Two Poems by Kathleen Flowers
La calavera arroja su cabeza
hacia atrás y sale un grito,
no es un grito temerario, mas
se estaba riendo, riéndose de ella misma,
de esta vida tan pequeña que termina
cuando nos despertemos.
Fuera del negro abismo, fuera de su boca
surgen rosas, cruces, y centavos
de oro. No puede parar
The skull throws her head
back and out comes a scream,
not a reckless scream, but more
like she’s laughing, laughing at herself,
at this small life that ends
when we wake ourselves.
Out of the black chasm, out of her mouth
fly roses, crosses and gold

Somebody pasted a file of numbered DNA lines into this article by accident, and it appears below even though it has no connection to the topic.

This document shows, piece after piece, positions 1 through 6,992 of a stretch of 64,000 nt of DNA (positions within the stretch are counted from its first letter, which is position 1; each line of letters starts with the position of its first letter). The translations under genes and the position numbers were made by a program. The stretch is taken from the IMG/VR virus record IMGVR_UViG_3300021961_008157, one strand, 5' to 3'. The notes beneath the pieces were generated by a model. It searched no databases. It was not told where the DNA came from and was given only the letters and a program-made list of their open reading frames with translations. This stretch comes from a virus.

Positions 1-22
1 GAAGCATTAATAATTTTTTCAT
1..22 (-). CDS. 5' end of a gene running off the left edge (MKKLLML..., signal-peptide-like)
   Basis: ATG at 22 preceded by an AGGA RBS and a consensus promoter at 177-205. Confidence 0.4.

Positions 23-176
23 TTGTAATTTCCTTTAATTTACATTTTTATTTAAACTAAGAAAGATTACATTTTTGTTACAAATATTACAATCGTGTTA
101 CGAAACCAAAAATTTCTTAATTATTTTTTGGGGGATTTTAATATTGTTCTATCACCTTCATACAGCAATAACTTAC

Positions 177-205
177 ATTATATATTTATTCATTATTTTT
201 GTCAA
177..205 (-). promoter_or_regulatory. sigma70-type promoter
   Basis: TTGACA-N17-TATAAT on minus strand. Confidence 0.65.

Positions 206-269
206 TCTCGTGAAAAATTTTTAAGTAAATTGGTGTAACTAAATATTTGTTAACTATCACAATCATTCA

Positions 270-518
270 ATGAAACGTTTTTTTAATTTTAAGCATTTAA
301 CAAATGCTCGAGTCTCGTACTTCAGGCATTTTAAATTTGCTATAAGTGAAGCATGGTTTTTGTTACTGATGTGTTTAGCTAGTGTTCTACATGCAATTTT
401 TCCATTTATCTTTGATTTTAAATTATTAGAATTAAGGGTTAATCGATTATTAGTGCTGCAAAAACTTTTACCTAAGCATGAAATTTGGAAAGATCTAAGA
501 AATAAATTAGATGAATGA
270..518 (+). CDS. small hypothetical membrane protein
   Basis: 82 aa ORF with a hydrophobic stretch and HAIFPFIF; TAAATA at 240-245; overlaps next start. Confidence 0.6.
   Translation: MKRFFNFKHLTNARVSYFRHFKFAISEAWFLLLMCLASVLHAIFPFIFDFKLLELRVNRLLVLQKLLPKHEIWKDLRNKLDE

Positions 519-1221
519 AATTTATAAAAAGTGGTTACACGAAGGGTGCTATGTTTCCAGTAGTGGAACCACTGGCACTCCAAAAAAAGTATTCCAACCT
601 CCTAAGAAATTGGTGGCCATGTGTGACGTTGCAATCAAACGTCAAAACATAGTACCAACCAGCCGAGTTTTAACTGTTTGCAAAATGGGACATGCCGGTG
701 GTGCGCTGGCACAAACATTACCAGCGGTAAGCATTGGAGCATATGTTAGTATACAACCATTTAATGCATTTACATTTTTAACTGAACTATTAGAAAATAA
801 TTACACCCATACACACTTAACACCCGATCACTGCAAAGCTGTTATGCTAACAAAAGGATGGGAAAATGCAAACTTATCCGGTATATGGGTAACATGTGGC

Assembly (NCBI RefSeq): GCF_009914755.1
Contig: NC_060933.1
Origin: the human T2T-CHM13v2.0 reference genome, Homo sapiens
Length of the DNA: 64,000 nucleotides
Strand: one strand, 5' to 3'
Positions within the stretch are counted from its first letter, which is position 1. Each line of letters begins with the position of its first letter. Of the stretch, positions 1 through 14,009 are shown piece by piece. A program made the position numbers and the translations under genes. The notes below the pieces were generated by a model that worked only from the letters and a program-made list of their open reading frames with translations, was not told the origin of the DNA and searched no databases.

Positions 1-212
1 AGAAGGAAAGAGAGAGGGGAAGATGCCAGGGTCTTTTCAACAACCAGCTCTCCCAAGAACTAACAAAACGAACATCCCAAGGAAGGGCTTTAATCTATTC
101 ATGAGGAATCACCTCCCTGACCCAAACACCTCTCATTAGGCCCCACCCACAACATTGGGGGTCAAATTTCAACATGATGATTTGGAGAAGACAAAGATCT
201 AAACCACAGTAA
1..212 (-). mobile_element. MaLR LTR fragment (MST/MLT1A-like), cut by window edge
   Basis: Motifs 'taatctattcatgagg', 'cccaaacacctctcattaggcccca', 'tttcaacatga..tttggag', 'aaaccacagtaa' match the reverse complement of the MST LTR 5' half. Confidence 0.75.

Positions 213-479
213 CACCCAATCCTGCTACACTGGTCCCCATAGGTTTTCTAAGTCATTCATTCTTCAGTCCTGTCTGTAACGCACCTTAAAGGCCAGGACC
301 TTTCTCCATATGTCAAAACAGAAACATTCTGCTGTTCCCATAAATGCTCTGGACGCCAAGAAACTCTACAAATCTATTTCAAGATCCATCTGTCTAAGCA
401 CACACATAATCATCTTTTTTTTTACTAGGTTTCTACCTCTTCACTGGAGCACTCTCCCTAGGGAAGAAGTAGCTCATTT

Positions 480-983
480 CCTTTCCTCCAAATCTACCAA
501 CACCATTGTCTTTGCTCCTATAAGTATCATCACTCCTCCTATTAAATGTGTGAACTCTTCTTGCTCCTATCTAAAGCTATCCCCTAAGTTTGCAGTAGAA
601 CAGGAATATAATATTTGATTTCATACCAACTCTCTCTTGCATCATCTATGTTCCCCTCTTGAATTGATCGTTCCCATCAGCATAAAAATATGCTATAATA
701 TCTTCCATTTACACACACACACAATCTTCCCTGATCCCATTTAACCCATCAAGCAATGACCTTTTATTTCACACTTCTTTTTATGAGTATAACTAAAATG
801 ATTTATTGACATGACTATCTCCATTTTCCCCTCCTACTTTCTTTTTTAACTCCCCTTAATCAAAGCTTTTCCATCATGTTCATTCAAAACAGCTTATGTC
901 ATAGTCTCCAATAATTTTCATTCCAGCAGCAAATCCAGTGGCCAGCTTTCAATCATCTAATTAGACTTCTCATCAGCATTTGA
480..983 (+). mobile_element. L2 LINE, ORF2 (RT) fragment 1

coins. She cannot stop
On Another Continent
Afraid of missing you so much I’ll miss
what’s here before me, I strap on blinders
against my longing and quip, It’s Zen
to stay in the present, all the while
bumping into the dullness.
But when I let myself yearn for you,
I become this city with all its bells
in all its churches ringing all at once-
their big, brass hearts bonging along
with mine in a cacophony of exuberance.
When I risk a loneliness I may not
Be able to bear, I become instead
sudden rain splashing the drowsy lake.
I become all its waves and ripples
radiating out across its shivering surface.
I become all the ducks turned upside down,
feeding on every morsel of every memory.
I am the geese and their inelegant honking,
running upon the water, soon flying back to you.